Walesonline.co.uk have reported that Heavy metal drummer Pete Boot who played in the 1970s Cardiff band BUDGIE, has had electrodes implanted in his brain to help improve his movement. Pete has spoken out about his battle with Parkinson’s disease and the ground breaking treatment he has undergone.
The Budgie star was diagnosed with the neurological disease – which restricts movement – more than 20 years ago but believes he has improved 90% since having electrodes implanted in his brain.
“There is still progress to be made,” he said.
“I have had this a year but it is still early days. The operation should give me another 10 years of continued mobility.
“It’s worth the risk because I have had it so long.”
The surgery was done at Birmingham’s Queen Elizabeth Hospital last February.
“My choices were pretty limited,” the rocker said.
“I could have had the deep brain stimulation or I could have had something put into my stomach, which they put gel in, but that did not sound nice.
The other option was huge injections that I would have had to give myself every day.
“I didn’t fancy that so I took the deep brain stimulation.
“They drilled two holes in my head and passed four electrodes through my brain, out the side of my head and back down my neck and into my chest.
“Embedded in my chest, a bit like a pacemaker, is a stimulator.”
Pete – a pal of heavy metal legends JUDAS PRIEST – was in Cardiff band BUDGIE from 1973 to 1974. He now lives in Willenhall, in the West Midlands.
Pete said it has taken him a year to “level out.”
“He was using walkers and a walking stick and wheel chair but now his mobility is 90% better really,” wife Nancy said.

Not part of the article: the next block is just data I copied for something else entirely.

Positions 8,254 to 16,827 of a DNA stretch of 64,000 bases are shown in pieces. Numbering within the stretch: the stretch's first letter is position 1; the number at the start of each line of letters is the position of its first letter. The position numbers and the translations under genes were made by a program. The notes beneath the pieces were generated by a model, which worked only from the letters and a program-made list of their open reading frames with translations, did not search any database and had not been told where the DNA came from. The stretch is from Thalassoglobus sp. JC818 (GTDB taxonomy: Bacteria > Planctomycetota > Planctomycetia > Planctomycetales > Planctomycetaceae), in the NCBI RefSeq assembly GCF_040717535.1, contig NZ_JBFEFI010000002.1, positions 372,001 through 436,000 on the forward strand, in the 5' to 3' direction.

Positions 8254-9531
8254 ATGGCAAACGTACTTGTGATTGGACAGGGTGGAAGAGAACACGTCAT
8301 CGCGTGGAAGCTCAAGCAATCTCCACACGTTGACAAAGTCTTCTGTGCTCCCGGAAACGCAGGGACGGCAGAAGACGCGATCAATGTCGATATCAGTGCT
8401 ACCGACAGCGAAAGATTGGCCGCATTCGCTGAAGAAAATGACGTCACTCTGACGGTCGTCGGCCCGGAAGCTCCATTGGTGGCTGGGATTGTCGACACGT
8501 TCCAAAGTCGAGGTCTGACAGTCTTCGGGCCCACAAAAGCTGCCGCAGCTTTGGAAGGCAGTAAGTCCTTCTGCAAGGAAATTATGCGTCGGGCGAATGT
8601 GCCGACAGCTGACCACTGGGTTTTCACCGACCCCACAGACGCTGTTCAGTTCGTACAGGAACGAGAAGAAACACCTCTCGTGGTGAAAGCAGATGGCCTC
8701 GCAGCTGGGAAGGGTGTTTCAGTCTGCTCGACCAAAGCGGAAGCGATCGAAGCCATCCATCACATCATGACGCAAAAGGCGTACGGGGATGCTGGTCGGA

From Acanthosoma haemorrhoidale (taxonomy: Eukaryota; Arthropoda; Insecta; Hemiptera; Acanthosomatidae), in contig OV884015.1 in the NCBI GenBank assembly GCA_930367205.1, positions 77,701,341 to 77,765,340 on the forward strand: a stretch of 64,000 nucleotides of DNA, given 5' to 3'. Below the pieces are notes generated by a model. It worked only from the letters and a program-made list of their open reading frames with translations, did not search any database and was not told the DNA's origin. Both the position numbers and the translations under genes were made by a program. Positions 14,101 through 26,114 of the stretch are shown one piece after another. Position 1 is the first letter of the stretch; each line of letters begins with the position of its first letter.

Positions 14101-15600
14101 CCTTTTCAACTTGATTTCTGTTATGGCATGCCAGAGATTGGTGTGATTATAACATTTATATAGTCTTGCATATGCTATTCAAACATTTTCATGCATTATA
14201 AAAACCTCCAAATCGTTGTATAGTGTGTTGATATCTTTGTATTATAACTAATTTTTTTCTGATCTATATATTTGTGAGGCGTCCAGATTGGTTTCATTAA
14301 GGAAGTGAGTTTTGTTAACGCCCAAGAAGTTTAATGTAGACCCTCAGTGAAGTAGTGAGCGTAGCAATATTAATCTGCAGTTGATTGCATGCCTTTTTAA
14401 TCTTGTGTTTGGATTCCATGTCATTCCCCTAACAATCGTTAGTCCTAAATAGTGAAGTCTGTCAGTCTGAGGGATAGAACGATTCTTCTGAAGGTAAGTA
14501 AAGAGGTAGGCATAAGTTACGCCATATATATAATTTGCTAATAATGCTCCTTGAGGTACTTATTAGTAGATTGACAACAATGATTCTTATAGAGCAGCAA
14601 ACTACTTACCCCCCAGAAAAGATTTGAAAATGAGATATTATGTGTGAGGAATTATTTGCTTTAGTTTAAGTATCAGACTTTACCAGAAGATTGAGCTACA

“And he has not had any really bad falls and ended up in A and E. He is never going to get rid of his Parkinson’s.
“But the operation should hold off any mobility problems for another 10 years,” Nancy said.
“And then he will be 74. We all get a bit doddery then. And in 10 years time who knows what medical science will hold?
“Ten years ago we would not have thought doctors could have put electrodes in the brain.”
A former distance runner and cyclist, the first signs there was something wrong came after Pete completed a Yorkshire marathon in 1997.
He could normally finish in three hours and 18 minutes but this time Nancy “waited and waited for him to return”.
On finishing he had double vision and there was something wrong with his legs. Tests showed it was Parkinson’s.
But the couple now have hope for the future.
“They say once you crack one disease, like Parkinson’s or Multiple Sclerosis, it’s easier to crack the others,” Nancy said.
As medicine advanced she hoped things would become easier for Pete.
“If you look at 20 years ago we did not have the drugs that we do today,” Nancy said.
Things nearly went very wrong after Pete’s surgery. “He had a massive seizure which put him in intensive care after the operation,” Nancy said.
“There could have been lots of different outcomes, no operation is guaranteed success.
“They don’t know why his brain took a turn for the worse.”
The musician, who still plays drums and has a studio at his home, could have died.
“He might not have come out or he could have come out worse,” Nancy said. “He was in intensive care for about five days and then he came home.”
After his op Pete organised a music festival to raise cash for the Queen Elizabeth Hospital called Fill your Head with Rock. That is taking place in Willenhall today and tomorrow.
Pete left, with BUDGIE.